Is population growth in Africa a curse or a potential dividend? On the face of it the figures look daunting and even scary.
The global fertility rate is now 2.5 per woman and Africa’s is 4.7 per woman.Whilst the latter is projected to decline it will do so only slowly to 3.9 by 2030 and to 3.1 by 2050 although a Covid 19 instigated baby boom could adjust these projections.
KENYA’S ‘YOUTH BULGE’
In terms of population growth the number of Africans between the ages of 15 and 24 will double to 450 million by 2050.
This translates into a massive youth bulge. Over 60% of the continent’s population is below the age of 25. This in turn has resulted in gargantuan challenges both past, present and future that could yet prove to be a boon or a curse depending on how we manage the challenge.
One fifth of children between 6-11 years are out of school. A third of the children between 12 and 14 years do not attend school.
Healthcare provision and availability is patchy and weak. It is estimated between US$25bn to US$30bn needs to be invested in healthcare in Africa in the next decade alone just to get to basic healthcare provisions.
THE UNEMPLOYMENT CHALLENGE
Over 20 million young Africans join the workforce every year trying to seek gainful opportunity or employment. Many fail or only partially succeed.
An additional challenge is to tie education and training of skills to the demands of and openings in the workforce.
Often schools have a system and curriculum that does not match the employment realities on the ground. For example there are too many people expecting white collar jobs and finding there are just not enough of them. Conversely there is a shortage of people in a number of skilled and vocational areas such as nursing.
The answer and hence resultant challenge is to turn the population bomb curse into a population dividend that boosts our economy and in turn our living standards.
One way to do this is by improved access to family planning and children spacing so that parents can afford a better life for themselves and the children they have.
This gives them the opportunity to have children at a time which is more suitable for them.To put it another way we need to enable the working population to support their dependents.
Then there is greater opportunity to make better provisions for health care and education. This, in turn, enables those children to stand a better chance in job attainment.
At present over 40% of pregnancies are unplanned and when couples cannot plan their families this often leads to parents struggling just to provide basic needs for those children.
At present over 40% of pregnancies are unintended. This often leads to parents struggling to provide the basic needs for those children.
Family planning can result in cost savings which in turn can be used on public services such as healthcare, education, water and sanitation.
ECONOMIC TRANSFORMATION AND THE ‘DEMOGRAPHIC DIVIDEND’
The key therefore to rapid economic transformation is to have a working population which can support its dependents.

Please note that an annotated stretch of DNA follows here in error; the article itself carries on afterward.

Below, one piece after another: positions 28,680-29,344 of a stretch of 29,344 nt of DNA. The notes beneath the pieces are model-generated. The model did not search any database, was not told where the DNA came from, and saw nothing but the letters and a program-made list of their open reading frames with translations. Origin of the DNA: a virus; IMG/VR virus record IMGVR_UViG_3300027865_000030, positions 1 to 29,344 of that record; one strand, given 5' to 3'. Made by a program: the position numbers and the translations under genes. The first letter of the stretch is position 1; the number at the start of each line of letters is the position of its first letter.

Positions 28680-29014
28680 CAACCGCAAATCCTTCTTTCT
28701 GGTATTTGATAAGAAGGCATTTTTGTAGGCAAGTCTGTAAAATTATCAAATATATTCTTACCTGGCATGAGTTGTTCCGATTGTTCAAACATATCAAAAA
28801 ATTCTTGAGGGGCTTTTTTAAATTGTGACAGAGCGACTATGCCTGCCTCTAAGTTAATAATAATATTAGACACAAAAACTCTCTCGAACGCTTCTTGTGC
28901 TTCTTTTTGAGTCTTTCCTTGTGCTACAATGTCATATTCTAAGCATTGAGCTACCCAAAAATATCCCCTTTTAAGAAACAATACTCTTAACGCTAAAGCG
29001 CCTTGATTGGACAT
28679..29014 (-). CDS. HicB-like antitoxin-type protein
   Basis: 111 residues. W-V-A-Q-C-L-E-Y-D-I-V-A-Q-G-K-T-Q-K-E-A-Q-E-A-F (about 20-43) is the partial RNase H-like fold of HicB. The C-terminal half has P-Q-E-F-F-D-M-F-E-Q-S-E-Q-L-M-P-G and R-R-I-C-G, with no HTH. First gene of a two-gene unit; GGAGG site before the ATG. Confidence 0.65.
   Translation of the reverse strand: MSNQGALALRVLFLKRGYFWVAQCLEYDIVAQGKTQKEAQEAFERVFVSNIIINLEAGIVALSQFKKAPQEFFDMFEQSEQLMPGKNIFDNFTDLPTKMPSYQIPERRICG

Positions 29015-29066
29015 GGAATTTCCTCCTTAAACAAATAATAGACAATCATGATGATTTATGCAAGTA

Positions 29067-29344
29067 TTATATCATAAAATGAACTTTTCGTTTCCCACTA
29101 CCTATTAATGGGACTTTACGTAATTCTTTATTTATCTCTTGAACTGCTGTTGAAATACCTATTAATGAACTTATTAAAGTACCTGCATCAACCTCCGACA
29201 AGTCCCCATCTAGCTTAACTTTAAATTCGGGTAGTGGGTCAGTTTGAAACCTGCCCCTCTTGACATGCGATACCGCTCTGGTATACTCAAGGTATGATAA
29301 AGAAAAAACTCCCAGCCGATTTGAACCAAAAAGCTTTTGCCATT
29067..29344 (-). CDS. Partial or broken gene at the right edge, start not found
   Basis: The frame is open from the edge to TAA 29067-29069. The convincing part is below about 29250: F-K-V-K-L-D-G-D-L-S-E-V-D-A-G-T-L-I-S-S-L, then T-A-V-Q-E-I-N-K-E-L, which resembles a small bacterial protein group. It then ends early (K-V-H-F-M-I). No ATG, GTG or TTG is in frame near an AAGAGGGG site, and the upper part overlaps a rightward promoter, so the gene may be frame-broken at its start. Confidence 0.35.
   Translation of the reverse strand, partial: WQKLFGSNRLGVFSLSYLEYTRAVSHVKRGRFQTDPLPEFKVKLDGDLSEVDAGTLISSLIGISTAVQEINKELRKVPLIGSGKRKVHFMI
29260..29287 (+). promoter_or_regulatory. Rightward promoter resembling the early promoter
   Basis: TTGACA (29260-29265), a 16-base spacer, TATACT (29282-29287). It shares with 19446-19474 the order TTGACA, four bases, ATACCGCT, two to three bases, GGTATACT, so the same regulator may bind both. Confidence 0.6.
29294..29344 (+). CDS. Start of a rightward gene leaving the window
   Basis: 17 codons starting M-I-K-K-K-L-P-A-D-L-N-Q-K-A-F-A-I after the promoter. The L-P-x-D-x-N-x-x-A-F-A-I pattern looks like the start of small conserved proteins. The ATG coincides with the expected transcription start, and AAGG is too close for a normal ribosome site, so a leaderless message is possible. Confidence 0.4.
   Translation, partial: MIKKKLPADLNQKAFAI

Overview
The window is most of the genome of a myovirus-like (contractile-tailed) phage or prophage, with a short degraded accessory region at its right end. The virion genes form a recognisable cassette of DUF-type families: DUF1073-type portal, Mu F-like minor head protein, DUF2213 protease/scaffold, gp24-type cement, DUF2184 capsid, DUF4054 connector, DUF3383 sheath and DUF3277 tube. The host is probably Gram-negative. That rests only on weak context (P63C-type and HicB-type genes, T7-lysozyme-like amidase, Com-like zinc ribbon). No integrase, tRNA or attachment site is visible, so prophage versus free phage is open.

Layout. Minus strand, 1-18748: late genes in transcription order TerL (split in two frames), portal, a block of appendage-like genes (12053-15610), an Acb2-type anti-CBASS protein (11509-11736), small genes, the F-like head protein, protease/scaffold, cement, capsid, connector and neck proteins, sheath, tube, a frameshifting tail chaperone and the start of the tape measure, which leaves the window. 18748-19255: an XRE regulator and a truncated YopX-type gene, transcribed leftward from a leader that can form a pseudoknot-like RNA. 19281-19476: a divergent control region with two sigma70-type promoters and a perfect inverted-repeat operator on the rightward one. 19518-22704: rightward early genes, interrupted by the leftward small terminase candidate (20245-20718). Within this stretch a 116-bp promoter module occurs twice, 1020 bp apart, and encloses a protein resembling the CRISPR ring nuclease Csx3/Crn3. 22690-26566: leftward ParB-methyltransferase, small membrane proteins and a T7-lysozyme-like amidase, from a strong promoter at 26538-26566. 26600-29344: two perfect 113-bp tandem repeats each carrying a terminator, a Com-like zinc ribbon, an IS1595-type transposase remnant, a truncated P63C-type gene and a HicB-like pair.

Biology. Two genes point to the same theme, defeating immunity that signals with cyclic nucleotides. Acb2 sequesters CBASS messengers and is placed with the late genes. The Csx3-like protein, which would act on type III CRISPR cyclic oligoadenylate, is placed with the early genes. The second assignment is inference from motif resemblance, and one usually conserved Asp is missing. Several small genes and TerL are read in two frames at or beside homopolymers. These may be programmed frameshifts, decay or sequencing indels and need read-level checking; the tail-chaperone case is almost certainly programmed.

No country in the last 50 years has achieved the Demographic Dividend of transforming from a low income country to a middle income country without first giving their people the ability to have children at a time suitable to them.
One third of East Asia’s impressive economic growth from 1965 to 1990 is attributable to the Demographic Dividend including investments in reproductive health and in turn reducing child mortality and increasing family planning.
A study in Bangladesh found that women who were given the choice of planning for the number of children they wanted and when to have them had earnings 40% higher than women who did not have the same opportunity.
In short this is the key to attaining the Demographic Dividend which in turn leads to a country prospering faster and reaching middle income status.
If Kenya is not able to maximize the economic potential of its people it will attain only 20% to 30% of the progress on the relevant development indicators that it needs to equal African and Asian benchmark countries such as Mauritius and Malaysia.
Kenya has made impressive progress in the past decade or so. In 2008/09 modern contraceptive use by married women was in the region of 39%. It increased to 53% by 2014 and it has surpassed its target of 58% by 20%.The aim is to reach 66% use by 2030.
The challenge now is to expand and deepen the outreach countrywide. This requires a multipronged strategy.
First and foremost it requires dedicated political will both from national government and from County Governments.
The second is increased finances that are allocated and spent transparently again both at the national and regional levels. This involves tapping donor funding for family planning projects.
Coupled with this must be the training and build up in human and medical resources to carry out this continuous outreach. Again this is vital at the County level.
Last but not least there must be continuous education of the benefits of and modalities of family planning so that greater demand for it is created.
Robert Foster is an economic and public policy analyst